When it comes to Carmen Sandiego, we've been asking the wrong question. It's not where is she, but, who is she? In Netflix's Carmen Sandiego, out Jan. 18, the new Carmen Sandiego played by Gina Rodriguez is still rocking that scarlet trench and fedora, but she's no longer the queen of scams. Now, she's a real Robin Hood type who's out to stop V.I.L.E., the criminal organization she used to work for, from stealing the world's rarest treasures.
It's a timely reworking of a classic character thats allows her to finally get a chance to show who she really is. And according to Rodriguez, her version of Carmen is a true hero for our times, because she's armed not with superpowers, but something even better: empathy.
"We are definitely in need and in desire for characters like this," Rodriguez tells Bustle. "To see reflections of a strong, intelligent, fearless woman going after her dreams. But, at the same time traveling the world to create great empathy for us to see other cultures, other religions, other languages. To see that at the end of the day, we’re all human."
While the Carmen Sandiego of the '80s and '90s was a mysterious globetrotter voiced by Rita Moreno who kept everyone at arm's length, Rodriguez wanted her Carmen to be someone viewers could look up to. Especially those young viewers who don't often see themselves on TV.
To see her little brown skin on screen brought me to tears.
"It isn’t often that you get a Latina lead in an animation," Rodriguez points out, but, unfortunately, it isn't often that TV has Latina leads, period. According to last year's Boxed In study from San Diego State's Center for the Study of Women in Television and Film, Latinas represent just 7 percent of speaking roles on television, which was the highest percentage recorded in the study's 21-year history. "There’s a lot of joy and pride in that for sure," Rodriguez says of playing Carmen, "to see her little brown skin on screen brought me to tears."
Rodriguez wanted to make sure other communities felt seen, too, which is why Carmen Sandiego is filled with characters of all different cultures, ethnicities, and religions. "I hope that the reflection of my art shows that that’s the kind of world I want to live in," Rodriguez says of fighting for inclusive productions as an actor and a producer. "In a time where we’re all like, 'I’d love to see this!' It’s like, 'OK, here it is.' Carmen Sandiego is totally a projection of that."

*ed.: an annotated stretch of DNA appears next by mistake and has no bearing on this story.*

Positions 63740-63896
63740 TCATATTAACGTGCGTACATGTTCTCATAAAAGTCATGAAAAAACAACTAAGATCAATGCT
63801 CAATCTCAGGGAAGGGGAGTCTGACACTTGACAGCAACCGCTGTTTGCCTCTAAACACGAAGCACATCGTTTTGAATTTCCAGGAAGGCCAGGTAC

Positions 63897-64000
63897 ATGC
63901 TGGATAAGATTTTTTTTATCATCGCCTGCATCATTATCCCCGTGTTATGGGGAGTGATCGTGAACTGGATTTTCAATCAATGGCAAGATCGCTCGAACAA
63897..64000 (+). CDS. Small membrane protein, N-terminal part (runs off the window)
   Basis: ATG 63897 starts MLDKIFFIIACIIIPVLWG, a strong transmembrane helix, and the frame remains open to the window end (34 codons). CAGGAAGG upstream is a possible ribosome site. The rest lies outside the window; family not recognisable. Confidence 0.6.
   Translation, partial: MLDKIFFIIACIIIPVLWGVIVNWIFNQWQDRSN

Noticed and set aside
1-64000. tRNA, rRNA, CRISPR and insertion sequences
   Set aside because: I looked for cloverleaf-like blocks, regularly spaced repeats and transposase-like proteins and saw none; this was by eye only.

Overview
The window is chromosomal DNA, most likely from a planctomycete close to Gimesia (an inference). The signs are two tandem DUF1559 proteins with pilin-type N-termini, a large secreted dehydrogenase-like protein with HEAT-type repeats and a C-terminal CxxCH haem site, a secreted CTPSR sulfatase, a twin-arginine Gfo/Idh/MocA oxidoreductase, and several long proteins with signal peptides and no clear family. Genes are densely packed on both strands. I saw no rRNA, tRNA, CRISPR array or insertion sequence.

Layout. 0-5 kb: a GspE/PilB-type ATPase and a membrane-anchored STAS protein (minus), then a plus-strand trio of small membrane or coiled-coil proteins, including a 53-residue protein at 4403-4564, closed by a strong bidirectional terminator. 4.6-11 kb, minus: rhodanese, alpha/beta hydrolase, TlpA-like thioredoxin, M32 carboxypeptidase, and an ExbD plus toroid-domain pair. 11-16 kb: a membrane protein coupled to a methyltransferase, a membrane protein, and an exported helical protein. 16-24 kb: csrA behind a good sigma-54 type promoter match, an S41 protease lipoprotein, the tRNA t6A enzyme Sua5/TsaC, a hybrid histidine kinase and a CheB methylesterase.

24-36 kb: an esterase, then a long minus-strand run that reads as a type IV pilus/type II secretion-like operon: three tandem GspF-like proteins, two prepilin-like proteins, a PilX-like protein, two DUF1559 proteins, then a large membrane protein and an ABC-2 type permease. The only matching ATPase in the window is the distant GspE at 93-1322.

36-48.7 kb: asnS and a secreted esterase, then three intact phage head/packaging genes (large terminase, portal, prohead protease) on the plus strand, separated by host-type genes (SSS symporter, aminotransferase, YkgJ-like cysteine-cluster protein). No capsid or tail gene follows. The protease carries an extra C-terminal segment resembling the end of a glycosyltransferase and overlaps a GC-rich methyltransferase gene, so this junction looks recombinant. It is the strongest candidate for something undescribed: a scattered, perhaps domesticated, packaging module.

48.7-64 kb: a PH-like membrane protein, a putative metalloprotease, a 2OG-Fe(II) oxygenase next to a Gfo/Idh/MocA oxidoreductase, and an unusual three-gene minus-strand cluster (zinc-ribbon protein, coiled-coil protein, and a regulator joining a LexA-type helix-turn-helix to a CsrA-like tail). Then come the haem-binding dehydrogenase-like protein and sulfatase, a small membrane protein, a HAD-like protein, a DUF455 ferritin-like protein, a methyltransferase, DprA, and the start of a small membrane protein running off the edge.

By representing all different aspects of the world with its cast, which includes Stranger Things' Finn Wolfhard as Carmen's bestie, Player, she hopes the show will help expand viewers' worlds, too. But that's not the only thing she hopes fans will learn from the series. Rodriguez begins ticking off a long list of things she thinks Carmen can teach us.
"To be empathetic and tolerant and compassionate, and [to] open your ears and eyes to cultures and religions and change parts of yourself and grow as you learn about your privilege," Rodriguez says. "You learn about things you never had to go through and how can you be an ally. How you can contribute to other people’s voices and other people’s stories."
Run down that checklist again and you'll realize every quality on there — compassion, empathy, acceptance, allyship — also applies to Rodriguez's other show Jane The Virgin, which returns for its fifth and final season on March 27.
Since its 2014 debut, Jane The Virgin has worked to humanize the current immigration debate through Jane Villanueva and her family's fight to get Alba, Jane's abuela, citizenship. JtV's creator Jennie Urman Snyder has a knack for taking complex issues like immigration and making them feel personal, pushing for thoughtful conversations on everything from motherhood and grief to abortion and female ambition.
It won't be easy for Rodriguez to say goodbye to Jane, even if she has known for a season and a half that the upcoming one would be her last. But she's excited to see what happens to her. "We’re gonna go back to our roots, go back to our love triangle," Rodriguez says, adding that the premiere, which she directed, will pick up right where last season's shocking cliffhanger left off. Don't worry, no spoilers here.
After all these years, Rodriguez knows Jane inside and out, which was why it was fun for her to take on a new character in Carmen. And that might span beyond animation: Rodriguez says the Netflix live-action Carmen Sandiego movie is in its early stages. She can't share much about it yet, but she's willing to tease a little bit. "I’ve definitely tried on some fedoras, I’ve tried on some jackets," she says, before sharing photos of herself looking very Carmen-like.
When it comes to Carmen, Rodriguez wants her to continue working on becoming a better person, not a perfect person. "We can always evolve, we can always change, we can always learn from our mistakes," she says. "We have to be able to give space to say things have to change and then space for it to change."
That ability to change and learn is Carmen's greatest asset, in Rodriguez's opinion. "I love that she doesn’t have a superpower, her superpower is her smarts, her ability," Rodriguez says, comparing her to a superhero that she loved as a kid. "What I loved about Batman was that he had no powers, he just created it all himself, and she’s very similar in that respect." Except she's even better — she's Carmen Sandiego.